Do Certain Sounds Enrage You? Neurologists May Know Why

iStock
iStock

If the sound of a co-worker repeatedly clicking his pen can send you into a flaming furor, take heart: You’re not being hypersensitive, and you’re not alone. Neurologists in the UK have spotted physical differences in the brains of people with this sound-related rage, although whether these differences are the cause or the result of the disorder remains to be seen. The scientists published their findings in the journal Current Biology.

The technical term for that noise-triggered irritation and rage is misophonia (“hatred of sound”). People who have it experience uncontrollable and intense negative emotions after hearing certain repetitive noises like chewing, lip-smacking, pen-clicking, and foot-tapping.

It’s a relatively new concept within the medical community, although people have been complaining of symptoms for a long time. To those who’ve never experienced misophonia, it may sound silly or made-up—which is what many doctors have concluded. Others have categorized it as a form of anxiety or obsessive-compulsive disorder.

The authors of the current paper wondered if the problem might not be psychological but neurological. They recruited 20 British adults with misophonia and 22 without, and gave them all questionnaires to gauge their responses to various noises. Then they put each participant inside MRI and fMRI machines and played them all sorts of noises, including the benign (a kettle whistling, rain), the universally unpleasant (a baby crying, someone screaming), and common misophonia triggers (breathing, chewing).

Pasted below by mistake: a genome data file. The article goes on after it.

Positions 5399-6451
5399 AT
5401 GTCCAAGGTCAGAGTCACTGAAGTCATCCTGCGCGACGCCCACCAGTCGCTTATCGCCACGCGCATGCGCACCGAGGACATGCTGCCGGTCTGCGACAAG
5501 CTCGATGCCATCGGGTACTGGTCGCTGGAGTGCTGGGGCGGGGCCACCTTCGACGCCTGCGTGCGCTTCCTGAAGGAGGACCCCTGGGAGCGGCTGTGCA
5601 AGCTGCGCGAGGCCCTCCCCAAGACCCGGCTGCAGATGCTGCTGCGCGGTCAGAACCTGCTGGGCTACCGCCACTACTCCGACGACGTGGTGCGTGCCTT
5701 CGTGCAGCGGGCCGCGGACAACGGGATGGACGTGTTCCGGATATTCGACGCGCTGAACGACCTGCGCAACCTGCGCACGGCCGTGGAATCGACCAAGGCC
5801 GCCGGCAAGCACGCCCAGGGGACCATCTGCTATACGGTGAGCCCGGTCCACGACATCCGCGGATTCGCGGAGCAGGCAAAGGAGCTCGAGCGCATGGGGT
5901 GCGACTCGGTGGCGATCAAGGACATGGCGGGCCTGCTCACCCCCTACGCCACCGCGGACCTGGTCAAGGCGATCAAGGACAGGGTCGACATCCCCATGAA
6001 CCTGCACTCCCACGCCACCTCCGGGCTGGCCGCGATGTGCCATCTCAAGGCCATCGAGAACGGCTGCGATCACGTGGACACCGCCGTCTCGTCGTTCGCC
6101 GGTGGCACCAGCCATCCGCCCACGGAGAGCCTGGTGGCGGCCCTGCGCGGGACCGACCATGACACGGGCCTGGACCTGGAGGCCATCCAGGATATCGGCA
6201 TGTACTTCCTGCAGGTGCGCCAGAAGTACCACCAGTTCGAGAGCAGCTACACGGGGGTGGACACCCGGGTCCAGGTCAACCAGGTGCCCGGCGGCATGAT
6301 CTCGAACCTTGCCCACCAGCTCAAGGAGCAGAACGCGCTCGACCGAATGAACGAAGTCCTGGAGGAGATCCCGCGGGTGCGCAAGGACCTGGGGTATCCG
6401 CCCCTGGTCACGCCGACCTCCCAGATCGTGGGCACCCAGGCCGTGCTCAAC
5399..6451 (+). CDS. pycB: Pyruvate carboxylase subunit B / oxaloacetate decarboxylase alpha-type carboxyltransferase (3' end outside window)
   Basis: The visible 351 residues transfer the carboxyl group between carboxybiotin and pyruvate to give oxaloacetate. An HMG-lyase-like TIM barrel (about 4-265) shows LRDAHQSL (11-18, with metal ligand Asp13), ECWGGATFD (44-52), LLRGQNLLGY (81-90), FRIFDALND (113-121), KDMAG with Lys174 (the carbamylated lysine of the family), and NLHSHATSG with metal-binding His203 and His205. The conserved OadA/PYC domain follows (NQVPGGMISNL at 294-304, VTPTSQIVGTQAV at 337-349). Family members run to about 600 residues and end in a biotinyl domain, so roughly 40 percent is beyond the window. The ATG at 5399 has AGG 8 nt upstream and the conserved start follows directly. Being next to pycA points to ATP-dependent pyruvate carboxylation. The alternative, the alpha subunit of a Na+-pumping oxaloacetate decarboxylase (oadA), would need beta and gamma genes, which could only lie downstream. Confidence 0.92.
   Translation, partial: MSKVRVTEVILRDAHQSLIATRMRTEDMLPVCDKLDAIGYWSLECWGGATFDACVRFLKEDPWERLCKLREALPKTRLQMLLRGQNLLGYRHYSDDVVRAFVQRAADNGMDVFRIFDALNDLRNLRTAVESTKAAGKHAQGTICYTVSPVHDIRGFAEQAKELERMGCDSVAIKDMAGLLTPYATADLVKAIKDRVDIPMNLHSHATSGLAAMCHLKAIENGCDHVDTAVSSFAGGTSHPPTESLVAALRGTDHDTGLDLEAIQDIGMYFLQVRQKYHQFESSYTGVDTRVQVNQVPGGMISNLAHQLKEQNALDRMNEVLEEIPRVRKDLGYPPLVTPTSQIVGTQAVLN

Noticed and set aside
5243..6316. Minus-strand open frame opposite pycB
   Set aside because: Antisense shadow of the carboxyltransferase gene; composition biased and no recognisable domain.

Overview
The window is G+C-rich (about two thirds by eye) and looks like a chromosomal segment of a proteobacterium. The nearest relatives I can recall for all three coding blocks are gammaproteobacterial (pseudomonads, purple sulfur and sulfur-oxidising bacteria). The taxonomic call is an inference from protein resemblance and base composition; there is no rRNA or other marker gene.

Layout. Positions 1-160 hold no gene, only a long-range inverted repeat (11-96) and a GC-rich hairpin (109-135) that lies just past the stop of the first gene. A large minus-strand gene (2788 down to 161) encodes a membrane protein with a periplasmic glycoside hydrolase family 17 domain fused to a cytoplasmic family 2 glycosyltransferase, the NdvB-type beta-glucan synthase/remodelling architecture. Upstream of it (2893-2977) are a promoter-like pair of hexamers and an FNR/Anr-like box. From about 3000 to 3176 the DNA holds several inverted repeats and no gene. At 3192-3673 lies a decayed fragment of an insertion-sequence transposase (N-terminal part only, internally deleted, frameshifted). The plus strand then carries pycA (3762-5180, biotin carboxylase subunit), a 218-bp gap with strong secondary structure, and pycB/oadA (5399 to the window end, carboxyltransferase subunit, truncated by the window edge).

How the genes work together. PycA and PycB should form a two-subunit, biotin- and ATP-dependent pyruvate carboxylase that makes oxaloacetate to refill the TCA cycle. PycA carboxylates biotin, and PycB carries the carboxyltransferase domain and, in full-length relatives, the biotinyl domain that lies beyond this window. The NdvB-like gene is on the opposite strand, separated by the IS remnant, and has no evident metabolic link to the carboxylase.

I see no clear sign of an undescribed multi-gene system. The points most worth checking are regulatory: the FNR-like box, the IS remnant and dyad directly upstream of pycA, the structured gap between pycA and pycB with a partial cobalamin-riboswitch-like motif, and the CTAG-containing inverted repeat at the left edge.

As the researchers suspected, the results for the two groups looked very different. People with misophonia had more myelin, or insulation, around the gray matter in their prefrontal cortex. They also showed abnormal connections between this cortex and the anterior insular cortex, which is involved in processing information and emotions.

Hearing the trigger noises caused a spike in activity in both cortices for people with misophonia. For people without it, activity only increased in the prefrontal cortex. The trigger sounds also provoked a clear stress response in people with misophonia. Their heart rates increased and they began sweating.

Lead researcher Sukhbinder Kumar is a neuroscientist at Newcastle University and University College London. He says his team’s research should reassure people with misophonia and validate the condition’s existence to their doctors.

“Patients with misophonia had strikingly similar clinical features, and yet the syndrome is not recognized in any of the current clinical diagnostic schemes,” he said in a statement. “This study demonstrates the critical brain changes as further evidence to convince a skeptical medical community that this is a genuine disorder."

It also suggests a possible way of treating the condition. “My hope is to identify the brain signature of the trigger sounds,” Kumar said. “Those signatures can be used for treatment such as for neuro-feedback, for example, where people can self-regulate their reactions by looking at what kind of brain activity is being produced."

You Can Now Go Inside Chernobyl’s Reactor 4 Control Room

bionerd23, YouTube
bionerd23, YouTube